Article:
Some earthlings will be able to witness a total lunar eclipse on the night from Sunday to Monday, an infrequent celestial spectacle during which the night star loses its luster and gradually turns red.
The eclipse will be visible from parts of the American, European and African continents between moonrise and moonset.
This phenomenon occurs about twice a year when the Sun, Earth and Moon are perfectly aligned and the Moon is in its full phase.
The star slips into the shadow of the Earth, which then obscures the sun’s rays, and gradually loses its white glow.
But it doesn’t stop there: the Earth continues to send light from the Sun back to the Moon through beams that turn red as a result of the “atmospheric refraction” process, Florent Delefly of the Paris-PSL Observatory explains to AFP.
“During an eclipse, only the Earth can illuminate the Moon through this re-emission of red rays,” the astronomer continues.
Lunar eclipse May 16 (AFP – )
“It’s very interesting to see how the bright white Moon takes on a red and dull hue over time,” he adds. Seen through binoculars as well as to the naked eye, the phenomenon can produce “spectacular photographs” in good weather conditions.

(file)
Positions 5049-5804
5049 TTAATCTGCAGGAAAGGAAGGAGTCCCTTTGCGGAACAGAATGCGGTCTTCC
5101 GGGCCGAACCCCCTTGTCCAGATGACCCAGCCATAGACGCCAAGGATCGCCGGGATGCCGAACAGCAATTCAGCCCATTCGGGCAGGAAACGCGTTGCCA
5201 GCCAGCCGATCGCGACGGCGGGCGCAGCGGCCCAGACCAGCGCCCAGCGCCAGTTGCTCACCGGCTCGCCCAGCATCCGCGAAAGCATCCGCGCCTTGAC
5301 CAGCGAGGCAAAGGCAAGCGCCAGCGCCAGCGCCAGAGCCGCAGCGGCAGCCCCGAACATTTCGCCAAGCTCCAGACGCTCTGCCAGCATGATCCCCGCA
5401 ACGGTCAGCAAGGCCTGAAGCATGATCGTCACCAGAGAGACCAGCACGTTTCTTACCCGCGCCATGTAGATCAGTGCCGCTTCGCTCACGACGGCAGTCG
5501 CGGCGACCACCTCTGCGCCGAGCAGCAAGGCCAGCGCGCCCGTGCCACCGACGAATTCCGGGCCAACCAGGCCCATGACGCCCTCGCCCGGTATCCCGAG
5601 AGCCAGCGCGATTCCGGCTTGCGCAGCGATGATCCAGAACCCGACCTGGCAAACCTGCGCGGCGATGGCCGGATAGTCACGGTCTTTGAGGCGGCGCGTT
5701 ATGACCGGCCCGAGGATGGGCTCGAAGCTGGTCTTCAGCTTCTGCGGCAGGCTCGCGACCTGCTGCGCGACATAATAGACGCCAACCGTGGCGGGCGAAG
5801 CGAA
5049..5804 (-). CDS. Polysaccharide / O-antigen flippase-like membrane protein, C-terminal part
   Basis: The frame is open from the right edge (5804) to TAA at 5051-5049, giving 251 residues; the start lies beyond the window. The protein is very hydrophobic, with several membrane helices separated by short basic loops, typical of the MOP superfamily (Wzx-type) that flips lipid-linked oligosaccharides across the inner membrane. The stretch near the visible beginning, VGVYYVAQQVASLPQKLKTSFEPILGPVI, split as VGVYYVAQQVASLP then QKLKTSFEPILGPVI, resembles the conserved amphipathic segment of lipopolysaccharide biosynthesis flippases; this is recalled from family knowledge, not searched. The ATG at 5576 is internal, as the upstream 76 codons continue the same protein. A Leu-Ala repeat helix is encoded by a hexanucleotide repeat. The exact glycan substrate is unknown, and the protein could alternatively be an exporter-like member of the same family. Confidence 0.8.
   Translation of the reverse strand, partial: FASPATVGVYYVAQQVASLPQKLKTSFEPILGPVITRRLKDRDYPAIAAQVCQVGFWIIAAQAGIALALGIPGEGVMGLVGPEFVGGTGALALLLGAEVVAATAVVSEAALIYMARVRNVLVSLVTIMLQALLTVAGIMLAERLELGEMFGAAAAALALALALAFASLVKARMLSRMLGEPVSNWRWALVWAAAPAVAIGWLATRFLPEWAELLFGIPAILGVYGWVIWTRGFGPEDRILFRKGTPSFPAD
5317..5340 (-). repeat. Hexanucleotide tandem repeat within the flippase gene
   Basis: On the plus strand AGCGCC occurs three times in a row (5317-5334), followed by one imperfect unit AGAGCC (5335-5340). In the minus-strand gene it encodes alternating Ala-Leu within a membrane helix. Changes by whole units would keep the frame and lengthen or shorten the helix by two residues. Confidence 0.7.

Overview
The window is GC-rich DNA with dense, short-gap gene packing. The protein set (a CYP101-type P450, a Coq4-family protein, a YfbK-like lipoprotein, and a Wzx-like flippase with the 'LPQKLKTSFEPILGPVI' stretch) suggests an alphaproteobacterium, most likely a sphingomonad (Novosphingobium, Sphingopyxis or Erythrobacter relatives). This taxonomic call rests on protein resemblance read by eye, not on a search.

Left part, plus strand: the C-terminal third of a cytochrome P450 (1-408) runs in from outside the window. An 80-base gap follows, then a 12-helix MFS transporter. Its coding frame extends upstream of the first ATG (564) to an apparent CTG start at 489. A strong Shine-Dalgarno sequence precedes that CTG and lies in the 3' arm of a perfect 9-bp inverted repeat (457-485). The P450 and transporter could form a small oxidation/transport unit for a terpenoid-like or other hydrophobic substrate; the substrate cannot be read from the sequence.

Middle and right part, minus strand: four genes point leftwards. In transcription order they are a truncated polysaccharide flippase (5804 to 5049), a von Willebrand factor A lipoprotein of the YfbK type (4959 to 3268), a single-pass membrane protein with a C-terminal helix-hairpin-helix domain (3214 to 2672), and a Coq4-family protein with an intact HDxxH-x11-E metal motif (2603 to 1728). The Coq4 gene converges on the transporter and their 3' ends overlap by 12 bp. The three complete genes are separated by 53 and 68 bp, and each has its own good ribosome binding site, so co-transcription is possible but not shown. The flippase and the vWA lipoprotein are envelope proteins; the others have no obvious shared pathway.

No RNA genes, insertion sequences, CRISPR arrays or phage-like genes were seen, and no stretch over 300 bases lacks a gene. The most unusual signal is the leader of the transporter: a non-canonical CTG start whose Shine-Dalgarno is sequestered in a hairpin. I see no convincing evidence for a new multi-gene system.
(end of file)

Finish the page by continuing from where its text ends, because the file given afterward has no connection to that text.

The eclipse will last about five hours, and its full phase – when the star is completely in the Earth’s shadow – just over an hour.
“Observation from the West Indies or Guyana would be ideal because the Moon would be very high in the sky,” the observatory said. The eclipse will also be fully visible in South America, Central America and over eastern North America.
On mainland France, the eclipse will be total at the end of the night between 05:29 and 06:54, with a maximum at 06:11: then the lunar disk will be completely red. Note that the Moon will set during this phase of totality, at the same time that the Sun rises. Therefore, it will be easier to observe this phenomenon if you are in the west of France, where the Sun rises later than in the east.
The moon will be very low in the sky, and to take full advantage of the eclipse, you’ll have to choose a location where the horizon is “clear in the west,” Florent Delelieu advises.
The next total lunar eclipse is scheduled for November 2022 in the middle of the Pacific Ocean. In mainland France, the latest event dates from January 2019, with the next one not until 2029 at the earliest.
Lunar eclipses have shown that the Earth has been round “since antiquity,” the astronomer emphasizes. “On the surface of the lunar disk, the boundary between the shadow and the part illuminated by the Sun is slightly curved: this is a projection of the roundness of the Earth.”